What might you ask In-laws' FA?

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Edge_90
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What might you ask In-laws' FA?

Post by Edge_90 » Mon Nov 13, 2017 10:33 am

I've been asked by my in-laws to go along for a meeting with their FA, a local outfit. They are mid-70s and have been with this guy for decades. They are financially ignorant when it comes to investing. They are unable to articulate how the FA is compensated and to what degree. I think this is my basic reason for attending - to ask some "hard" questions, which make my in-laws uncomfortable. They have not shared their statements w/me at this point although I'm guessing it wouldn't be an issue (I haven't asked for them). We have a great relationship and I have earned their complete trust (very happily married to daughter for 21 years). This family is unfortunately very old-school and employs the "don't talk about money" financial strategy. :shock: :oops: My in-laws are solid middle class (music teacher and secretary) folks, and do like to spend on niceties and travel.

Notably, the FA recently took them out to lunch at the local country club which just really rubs me the wrong way. My father-in law just says "that's what financial advisors do - they're rich" :oops:

I recognize that I know next to nothing about the details of their financial situation at this point. Here's what little I've gathered so far:
Father in law
- retired teacher w/non-COLA pension & SS and likely modest IRA (maybe $250k?)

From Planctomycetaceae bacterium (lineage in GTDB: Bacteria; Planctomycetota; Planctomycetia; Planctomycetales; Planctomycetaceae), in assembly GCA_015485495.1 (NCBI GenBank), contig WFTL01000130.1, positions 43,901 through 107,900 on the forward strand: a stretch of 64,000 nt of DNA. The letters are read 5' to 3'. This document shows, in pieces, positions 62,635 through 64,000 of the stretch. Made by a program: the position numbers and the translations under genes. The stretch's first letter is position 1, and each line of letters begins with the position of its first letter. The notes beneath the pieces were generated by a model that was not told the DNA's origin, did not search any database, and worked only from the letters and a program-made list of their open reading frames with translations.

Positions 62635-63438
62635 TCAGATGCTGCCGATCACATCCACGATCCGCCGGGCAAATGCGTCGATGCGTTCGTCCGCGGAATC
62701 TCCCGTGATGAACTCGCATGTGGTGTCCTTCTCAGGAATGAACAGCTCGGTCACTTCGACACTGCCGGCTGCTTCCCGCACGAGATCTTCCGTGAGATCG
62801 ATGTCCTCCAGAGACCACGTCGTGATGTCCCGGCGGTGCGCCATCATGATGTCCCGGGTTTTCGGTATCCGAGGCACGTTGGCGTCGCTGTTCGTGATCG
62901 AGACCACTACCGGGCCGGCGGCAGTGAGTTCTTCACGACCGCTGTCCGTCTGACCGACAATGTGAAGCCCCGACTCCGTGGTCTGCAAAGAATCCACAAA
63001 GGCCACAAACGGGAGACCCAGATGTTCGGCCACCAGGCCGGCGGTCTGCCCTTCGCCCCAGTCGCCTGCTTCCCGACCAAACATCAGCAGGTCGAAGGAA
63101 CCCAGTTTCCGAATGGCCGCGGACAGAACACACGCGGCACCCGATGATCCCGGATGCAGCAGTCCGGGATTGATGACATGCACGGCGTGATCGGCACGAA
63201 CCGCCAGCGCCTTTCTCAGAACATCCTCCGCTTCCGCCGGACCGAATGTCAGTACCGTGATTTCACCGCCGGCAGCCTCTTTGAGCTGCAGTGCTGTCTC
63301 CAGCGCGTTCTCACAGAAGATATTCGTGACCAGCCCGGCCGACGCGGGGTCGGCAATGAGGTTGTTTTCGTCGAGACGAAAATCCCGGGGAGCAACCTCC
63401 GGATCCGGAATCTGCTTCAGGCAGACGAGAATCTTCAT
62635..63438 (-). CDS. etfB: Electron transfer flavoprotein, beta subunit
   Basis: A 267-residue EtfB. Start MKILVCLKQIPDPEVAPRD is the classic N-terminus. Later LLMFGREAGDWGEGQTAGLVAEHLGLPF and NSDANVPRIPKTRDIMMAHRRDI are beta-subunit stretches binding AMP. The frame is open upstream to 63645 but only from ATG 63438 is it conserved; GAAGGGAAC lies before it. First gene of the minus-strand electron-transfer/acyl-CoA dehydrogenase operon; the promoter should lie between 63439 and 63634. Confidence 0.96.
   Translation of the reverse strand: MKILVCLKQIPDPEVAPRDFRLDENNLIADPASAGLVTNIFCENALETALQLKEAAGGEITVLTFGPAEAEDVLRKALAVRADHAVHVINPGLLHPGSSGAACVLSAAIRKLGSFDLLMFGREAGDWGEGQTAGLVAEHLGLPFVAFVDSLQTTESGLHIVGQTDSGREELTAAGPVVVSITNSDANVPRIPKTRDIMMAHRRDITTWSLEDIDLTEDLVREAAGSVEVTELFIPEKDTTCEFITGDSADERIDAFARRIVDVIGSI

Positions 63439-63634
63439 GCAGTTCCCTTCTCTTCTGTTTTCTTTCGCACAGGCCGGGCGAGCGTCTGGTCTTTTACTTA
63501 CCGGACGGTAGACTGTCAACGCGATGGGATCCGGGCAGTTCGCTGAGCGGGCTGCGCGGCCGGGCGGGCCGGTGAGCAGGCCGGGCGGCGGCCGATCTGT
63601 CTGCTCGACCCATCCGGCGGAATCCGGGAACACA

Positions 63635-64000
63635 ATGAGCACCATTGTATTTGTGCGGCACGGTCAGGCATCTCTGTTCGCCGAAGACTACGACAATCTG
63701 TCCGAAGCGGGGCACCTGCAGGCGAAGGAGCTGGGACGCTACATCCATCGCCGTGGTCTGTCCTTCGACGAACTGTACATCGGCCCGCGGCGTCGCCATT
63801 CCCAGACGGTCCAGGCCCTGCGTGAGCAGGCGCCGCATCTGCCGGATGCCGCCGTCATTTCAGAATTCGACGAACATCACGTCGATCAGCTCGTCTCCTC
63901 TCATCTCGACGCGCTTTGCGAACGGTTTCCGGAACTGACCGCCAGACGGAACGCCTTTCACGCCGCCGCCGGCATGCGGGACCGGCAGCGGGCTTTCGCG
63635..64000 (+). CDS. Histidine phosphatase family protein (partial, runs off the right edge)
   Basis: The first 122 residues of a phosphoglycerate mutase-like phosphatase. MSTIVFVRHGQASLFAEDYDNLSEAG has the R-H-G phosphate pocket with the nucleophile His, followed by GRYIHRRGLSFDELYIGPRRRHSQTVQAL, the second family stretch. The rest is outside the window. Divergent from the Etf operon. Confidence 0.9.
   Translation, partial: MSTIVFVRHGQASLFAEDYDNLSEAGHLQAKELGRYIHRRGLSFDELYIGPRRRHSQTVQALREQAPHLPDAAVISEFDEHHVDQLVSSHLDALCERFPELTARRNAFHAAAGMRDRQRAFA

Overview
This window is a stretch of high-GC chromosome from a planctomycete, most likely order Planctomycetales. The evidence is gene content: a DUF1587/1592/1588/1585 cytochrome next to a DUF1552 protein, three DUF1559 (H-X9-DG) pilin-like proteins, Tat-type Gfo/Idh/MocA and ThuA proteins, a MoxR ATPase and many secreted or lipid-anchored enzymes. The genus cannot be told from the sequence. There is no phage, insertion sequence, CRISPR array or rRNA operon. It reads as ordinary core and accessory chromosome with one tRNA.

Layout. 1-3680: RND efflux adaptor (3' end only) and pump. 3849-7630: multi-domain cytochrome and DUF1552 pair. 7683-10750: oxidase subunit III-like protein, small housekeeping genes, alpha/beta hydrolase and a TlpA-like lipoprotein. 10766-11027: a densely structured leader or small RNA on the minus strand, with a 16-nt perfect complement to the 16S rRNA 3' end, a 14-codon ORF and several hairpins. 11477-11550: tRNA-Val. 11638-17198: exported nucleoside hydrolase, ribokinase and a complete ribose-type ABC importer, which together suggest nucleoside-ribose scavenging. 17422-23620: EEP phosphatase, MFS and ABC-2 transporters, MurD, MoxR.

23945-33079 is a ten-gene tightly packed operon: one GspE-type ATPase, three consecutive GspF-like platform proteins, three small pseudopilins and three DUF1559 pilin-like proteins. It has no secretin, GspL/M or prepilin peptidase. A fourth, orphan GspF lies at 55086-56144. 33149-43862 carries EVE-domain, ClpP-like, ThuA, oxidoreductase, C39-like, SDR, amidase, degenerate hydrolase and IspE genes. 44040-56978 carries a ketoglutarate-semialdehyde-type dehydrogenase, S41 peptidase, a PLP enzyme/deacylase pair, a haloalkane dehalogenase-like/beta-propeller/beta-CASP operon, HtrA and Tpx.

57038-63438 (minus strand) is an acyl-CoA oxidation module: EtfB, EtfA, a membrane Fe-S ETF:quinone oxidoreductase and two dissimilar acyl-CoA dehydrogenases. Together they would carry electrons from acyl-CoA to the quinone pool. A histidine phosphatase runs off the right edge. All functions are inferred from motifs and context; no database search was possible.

- IRA invested completely in American Funds
- he still works as a substitute teacher, partly out of needing something to do and partly out of financial necessity I believe
- Mother-in law states that the FA "takes 1% of whatever we withdraw" from the IRA. This sounded odd to me.

Mother in law
- retired secretary w/pension and SS
- no idea what else, except she talked about having "dividends" sent to her automatically
- if she has investments I'm guessing they are American Funds also

My basic mission will be to understand exactly how the FA is compensated. I'm not sure if he is particularly skilled at evading the question, but I'm just trying to anticipate anything including a bunch of smoke and mirrors. My goal is to simply help my in laws understand what their expenses are and their wish is to simply not leave this world in debt when that time comes. I have not projected nor do I expect any type of inheritance from them. This is strictly about them. Any tips or advice appreciated regarding any of the above.

goingup